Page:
Importantly, the proxy class contains three methods for every Web Method. One is a proxy for the synchronous version of the Web Method, and the other two are proxy methods for the SoapHttpClientProtocol.BeginInvoke and SoapHttpClientProtocol.EndInvoke. That is, the second pair of methods represents proxies for asynchronous invocation of the Web Service.

Invoking a Web Method Asynchronously
We can figure out how to invoke the Web Service asynchronously by examining the proxy methods. Listing 1 shows the proxy methods for the Web Method IsPrime.

Listing 1: Asynchronous proxy methods for the Web Method IsPrime.

Public Function BeginIsPrime(ByVal number As Long, _
ByVal callback As System.AsyncCallback, _
ByVal asyncState As Object) As System.IAsyncResult

Return Me.BeginInvoke("IsPrime", New Object() {number}, _
callback, asyncState)

End Function

Public Function EndIsPrime( _
ByVal asyncResult As System.IAsyncResult) As Boolean

Dim results() As Object = Me.EndInvoke(asyncResult)
Return CType(results(0),Boolean)

End Function

As the name suggests we call BeginIsPrime to initiate the asynchronous call. The proxy for BeginInvoke is a function that returns an interface IAsyncResult. The return value is used to synchronize interaction between the client and the Web Service. The first parameter is the value we pass to the Web Service; in this instance it is the number that we want to check for prime-ness. The second parameter is the callback. The second parameter will be the address of the method we want the Web Service to invoke when the Web Method has finished processing. The type of the callback method is the delegate AsyncCallback. The third argument is any additional object we want to pass through to the Web Service and the callback method. The third parameter can be used for any additional information, including simple data or objects.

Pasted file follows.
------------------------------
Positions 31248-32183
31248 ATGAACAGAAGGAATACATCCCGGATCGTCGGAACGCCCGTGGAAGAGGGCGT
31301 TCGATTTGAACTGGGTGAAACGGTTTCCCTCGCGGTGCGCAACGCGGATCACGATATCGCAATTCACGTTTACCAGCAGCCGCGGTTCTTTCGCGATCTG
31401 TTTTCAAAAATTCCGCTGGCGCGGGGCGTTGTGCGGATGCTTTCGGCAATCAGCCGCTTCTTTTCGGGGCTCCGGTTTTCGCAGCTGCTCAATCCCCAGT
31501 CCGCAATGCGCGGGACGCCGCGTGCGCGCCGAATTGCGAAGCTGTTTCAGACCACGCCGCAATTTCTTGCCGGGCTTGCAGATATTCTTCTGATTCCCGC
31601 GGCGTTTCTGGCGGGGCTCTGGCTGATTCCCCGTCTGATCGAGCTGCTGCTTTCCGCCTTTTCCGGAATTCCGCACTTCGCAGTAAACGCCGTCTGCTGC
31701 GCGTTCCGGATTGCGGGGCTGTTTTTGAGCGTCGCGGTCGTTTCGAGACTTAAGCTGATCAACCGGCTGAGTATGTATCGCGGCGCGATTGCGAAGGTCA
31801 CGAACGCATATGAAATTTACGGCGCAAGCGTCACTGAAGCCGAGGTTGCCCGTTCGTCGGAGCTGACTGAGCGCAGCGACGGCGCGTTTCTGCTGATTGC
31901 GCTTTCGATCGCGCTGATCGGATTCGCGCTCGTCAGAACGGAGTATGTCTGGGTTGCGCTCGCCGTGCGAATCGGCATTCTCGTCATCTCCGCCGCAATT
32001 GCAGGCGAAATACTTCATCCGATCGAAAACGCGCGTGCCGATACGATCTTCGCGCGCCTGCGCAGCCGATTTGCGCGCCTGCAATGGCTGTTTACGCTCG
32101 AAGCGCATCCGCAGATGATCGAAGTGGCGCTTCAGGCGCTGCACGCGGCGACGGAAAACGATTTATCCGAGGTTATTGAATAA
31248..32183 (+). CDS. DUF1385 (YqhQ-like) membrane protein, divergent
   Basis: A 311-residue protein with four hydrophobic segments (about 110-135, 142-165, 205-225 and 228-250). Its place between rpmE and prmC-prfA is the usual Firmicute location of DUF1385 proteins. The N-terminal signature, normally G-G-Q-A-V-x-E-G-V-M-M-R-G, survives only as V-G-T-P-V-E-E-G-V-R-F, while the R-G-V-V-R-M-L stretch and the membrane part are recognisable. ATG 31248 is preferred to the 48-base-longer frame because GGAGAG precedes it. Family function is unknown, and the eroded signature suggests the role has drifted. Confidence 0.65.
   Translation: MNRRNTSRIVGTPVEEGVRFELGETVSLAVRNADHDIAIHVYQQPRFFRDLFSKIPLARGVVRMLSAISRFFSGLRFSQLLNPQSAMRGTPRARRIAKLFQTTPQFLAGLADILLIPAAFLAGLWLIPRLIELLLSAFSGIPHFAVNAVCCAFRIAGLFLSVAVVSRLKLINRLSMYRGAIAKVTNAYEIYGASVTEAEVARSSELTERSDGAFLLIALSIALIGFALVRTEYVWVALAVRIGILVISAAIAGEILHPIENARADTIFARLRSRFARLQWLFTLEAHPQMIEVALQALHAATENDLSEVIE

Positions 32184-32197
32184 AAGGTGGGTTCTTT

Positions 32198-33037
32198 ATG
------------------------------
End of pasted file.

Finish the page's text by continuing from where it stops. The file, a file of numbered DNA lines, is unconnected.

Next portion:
The second method is called when the Web Service is ready or to block in the client until the Web Service is ready. For example, you can call the EndInvoke proxy in the callback method when the Web Service calls it. The callback is defined such that it accepts, and will receive, an IAsyncResult argument that you pass back to the EndInvoke proxy. The IAsyncResult object is used to synchronize the data exchange between the client and Web Service.

Listing 2 provides a slim example that combines all of the elements together. After the listing is an overview of the code as I wrote it.

Listing 2: Invoking a Web Method asynchronously.

1: Imports System.Console
2: Imports System.Threading
4: Public Class Form1
5: Inherits System.Windows.Forms.Form
7: [ Windows Form Designer generated code ]
9: Private Sub Button1_Click(ByVal sender As System.Object, _
10: ByVal e As System.EventArgs) Handles Button1.Click
12: ListBox1.Items.Clear()
13: Start()
14: End Sub
16: Private Service As localhost.Service1 = _
17: New localhost.Service1()